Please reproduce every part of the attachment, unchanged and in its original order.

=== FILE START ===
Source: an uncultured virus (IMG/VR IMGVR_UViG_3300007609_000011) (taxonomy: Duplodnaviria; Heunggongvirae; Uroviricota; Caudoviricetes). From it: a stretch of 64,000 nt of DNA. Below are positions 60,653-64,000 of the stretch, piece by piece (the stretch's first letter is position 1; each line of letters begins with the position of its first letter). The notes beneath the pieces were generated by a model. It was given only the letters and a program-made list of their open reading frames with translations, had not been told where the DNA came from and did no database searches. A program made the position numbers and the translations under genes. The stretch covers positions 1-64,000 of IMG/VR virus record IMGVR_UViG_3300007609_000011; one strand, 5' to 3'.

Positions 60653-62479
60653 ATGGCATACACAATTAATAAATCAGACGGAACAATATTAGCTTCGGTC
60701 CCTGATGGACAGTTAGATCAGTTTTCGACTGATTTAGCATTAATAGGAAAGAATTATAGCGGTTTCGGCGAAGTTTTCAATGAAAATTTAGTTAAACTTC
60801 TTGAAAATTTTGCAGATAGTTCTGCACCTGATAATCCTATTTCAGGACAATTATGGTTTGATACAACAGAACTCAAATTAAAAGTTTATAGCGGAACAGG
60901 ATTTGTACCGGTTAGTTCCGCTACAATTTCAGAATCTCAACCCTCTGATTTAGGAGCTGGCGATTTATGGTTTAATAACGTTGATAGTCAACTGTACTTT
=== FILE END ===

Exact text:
Source: an uncultured virus (IMG/VR IMGVR_UViG_3300007609_000011) (taxonomy: Duplodnaviria; Heunggongvirae; Uroviricota; Caudoviricetes). From it: a stretch of 64,000 nt of DNA. Below are positions 60,653-64,000 of the stretch, piece by piece (the stretch's first letter is position 1; each line of letters begins with the position of its first letter). The notes beneath the pieces were generated by a model. It was given only the letters and a program-made list of their open reading frames with translations, had not been told where the DNA came from and did no database searches. A program made the position numbers and the translations under genes. The stretch covers positions 1-64,000 of IMG/VR virus record IMGVR_UViG_3300007609_000011; one strand, 5' to 3'.

Positions 60653-62479
60653 ATGGCATACACAATTAATAAATCAGACGGAACAATATTAGCTTCGGTC
60701 CCTGATGGACAGTTAGATCAGTTTTCGACTGATTTAGCATTAATAGGAAAGAATTATAGCGGTTTCGGCGAAGTTTTCAATGAAAATTTAGTTAAACTTC
60801 TTGAAAATTTTGCAGATAGTTCTGCACCTGATAATCCTATTTCAGGACAATTATGGTTTGATACAACAGAACTCAAATTAAAAGTTTATAGCGGAACAGG
60901 ATTTGTACCGGTTAGTTCCGCTACAATTTCAGAATCTCAACCCTCTGATTTAGGAGCTGGCGATTTATGGTTTAATAACGTTGATAGTCAACTGTACTTT